Garsten Abbey is a former Benedictine monastery in Upper Austria. Since 1851, the former monastery buildings have accommodated a prison. The abbey was founded in 1080-82 by Ottokar II of Styria as a community of secular canons and as a dynastic burial place for his family. Together with his fortress, the Styraburg (Schloss Lemberg), it served as a focal point of Ottokar as ruler of the Traungau, and was endowed with significant possessions in the Traisen and Gölsen valleys, in Lower Austria, probably from the dowry of Ottokar's wife Elisabeth, daughter of the Babenberger Leopold II of Austria.
In 1107-08 the monastery was given as a priory to the Benedictine Göttweig Abbey, and became an independent abbey in 1110-11. Its first and greatest abbot was Blessed Berthold of Garsten (d. 1142), a champion of the Hirsau Reforms, who is buried in the abbey church, and who built the abbey up to such a level that for centuries it was the religious, spiritual and cultural centre of the Eisenwurzen region.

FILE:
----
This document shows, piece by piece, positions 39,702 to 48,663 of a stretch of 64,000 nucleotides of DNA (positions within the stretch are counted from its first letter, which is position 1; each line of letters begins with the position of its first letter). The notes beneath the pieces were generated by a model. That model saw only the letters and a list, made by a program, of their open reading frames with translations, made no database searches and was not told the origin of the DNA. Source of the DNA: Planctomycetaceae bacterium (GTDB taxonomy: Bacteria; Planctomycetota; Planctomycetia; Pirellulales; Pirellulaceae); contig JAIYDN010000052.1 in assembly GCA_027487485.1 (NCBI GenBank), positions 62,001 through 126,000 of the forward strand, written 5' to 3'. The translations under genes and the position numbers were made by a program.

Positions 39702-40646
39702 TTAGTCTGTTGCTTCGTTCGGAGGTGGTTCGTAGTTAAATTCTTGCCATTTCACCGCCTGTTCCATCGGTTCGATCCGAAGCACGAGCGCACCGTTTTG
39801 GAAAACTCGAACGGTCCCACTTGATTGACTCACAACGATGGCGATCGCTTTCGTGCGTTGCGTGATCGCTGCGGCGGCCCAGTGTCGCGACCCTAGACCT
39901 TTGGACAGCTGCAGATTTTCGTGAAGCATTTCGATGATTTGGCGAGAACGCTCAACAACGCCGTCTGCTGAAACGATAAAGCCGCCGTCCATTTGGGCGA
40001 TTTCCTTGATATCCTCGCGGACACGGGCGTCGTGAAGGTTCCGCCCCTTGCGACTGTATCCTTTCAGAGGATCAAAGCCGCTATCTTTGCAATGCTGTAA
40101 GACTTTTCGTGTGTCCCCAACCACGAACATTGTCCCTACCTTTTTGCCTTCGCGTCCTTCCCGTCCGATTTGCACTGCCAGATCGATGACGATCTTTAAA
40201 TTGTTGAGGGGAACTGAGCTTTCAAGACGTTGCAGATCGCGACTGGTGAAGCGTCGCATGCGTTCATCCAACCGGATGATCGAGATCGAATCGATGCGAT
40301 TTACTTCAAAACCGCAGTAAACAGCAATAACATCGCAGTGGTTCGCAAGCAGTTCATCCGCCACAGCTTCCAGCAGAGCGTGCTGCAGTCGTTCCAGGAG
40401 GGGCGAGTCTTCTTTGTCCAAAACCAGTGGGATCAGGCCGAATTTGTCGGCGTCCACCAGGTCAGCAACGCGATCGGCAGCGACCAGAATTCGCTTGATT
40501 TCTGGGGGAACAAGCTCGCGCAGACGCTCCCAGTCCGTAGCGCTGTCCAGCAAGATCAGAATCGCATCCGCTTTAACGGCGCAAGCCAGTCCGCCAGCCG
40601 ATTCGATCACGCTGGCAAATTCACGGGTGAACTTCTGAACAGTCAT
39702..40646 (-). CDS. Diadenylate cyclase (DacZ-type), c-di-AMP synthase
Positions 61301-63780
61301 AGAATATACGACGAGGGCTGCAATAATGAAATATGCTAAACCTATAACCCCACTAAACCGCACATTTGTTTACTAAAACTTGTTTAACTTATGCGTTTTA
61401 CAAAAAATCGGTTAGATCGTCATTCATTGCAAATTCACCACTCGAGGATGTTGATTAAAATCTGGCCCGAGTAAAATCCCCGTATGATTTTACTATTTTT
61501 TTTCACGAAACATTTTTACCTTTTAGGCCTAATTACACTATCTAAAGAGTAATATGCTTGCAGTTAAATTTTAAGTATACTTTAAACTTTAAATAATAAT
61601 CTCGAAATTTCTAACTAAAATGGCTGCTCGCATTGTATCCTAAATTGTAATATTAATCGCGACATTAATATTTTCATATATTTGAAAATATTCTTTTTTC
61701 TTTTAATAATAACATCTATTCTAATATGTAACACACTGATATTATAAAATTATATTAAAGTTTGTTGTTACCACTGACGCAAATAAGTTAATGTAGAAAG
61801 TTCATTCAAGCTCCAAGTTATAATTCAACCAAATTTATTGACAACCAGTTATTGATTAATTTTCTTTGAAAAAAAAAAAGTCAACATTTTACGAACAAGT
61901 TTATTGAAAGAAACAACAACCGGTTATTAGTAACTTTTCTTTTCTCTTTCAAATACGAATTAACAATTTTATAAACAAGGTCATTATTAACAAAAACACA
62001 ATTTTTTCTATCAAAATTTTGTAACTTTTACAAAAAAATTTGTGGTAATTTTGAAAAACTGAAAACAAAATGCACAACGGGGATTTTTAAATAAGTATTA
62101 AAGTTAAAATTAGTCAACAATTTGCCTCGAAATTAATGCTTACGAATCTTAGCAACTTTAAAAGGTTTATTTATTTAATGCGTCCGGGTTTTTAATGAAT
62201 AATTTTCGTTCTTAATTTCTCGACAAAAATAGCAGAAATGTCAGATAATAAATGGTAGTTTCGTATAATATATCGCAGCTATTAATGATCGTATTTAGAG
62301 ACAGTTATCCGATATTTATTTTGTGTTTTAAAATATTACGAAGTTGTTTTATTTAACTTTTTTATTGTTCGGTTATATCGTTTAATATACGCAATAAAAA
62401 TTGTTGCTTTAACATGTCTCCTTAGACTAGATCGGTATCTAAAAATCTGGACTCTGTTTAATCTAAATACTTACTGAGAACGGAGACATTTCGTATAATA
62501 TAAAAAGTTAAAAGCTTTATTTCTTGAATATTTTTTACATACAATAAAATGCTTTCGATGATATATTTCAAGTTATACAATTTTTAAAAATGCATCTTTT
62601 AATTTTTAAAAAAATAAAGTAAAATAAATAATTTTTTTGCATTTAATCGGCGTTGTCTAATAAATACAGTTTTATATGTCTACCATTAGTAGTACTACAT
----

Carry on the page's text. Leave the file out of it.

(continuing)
In 1787 it was dissolved by Emperor Joseph II. Since 1851 the former monastery buildings have accommodated a prison, Justizanstalt Garsten. This is one of the few prisons in Austria where life sentences are carried out.
The abbey church still survives as a parish church. It was built by the Carlone family of master builders and is considered one of the most beautiful examples of High Baroque architecture in Austria. Particularly notable are the stucco work and the Dutch tapestries. The Losenstein chapel, the sacristy and the summer choir are also of special interest.References:
The Odeon of Herodes Atticus is a stone theatre structure located on the southwest slope of the Acropolis of Athens. It was built in 161 AD by the Athenian magnate Herodes Atticus in memory of his wife, Aspasia Annia Regilla. It was originally a steep-sloped theater with a three-story stone front wall and a wooden roof made of expensive cedar of Lebanon timber. It was used as a venue for music concerts with a capacity of 5,000. It lasted intact until it was destroyed and left in ruins by the Heruli in 267 AD.
The audience stands and the orchestra (stage) were restored using Pentelic marble in the 1950s. Since then it has been the main venue of the Athens Festival, which runs from May through October each year, featuring a variety of acclaimed Greek as well as International performances.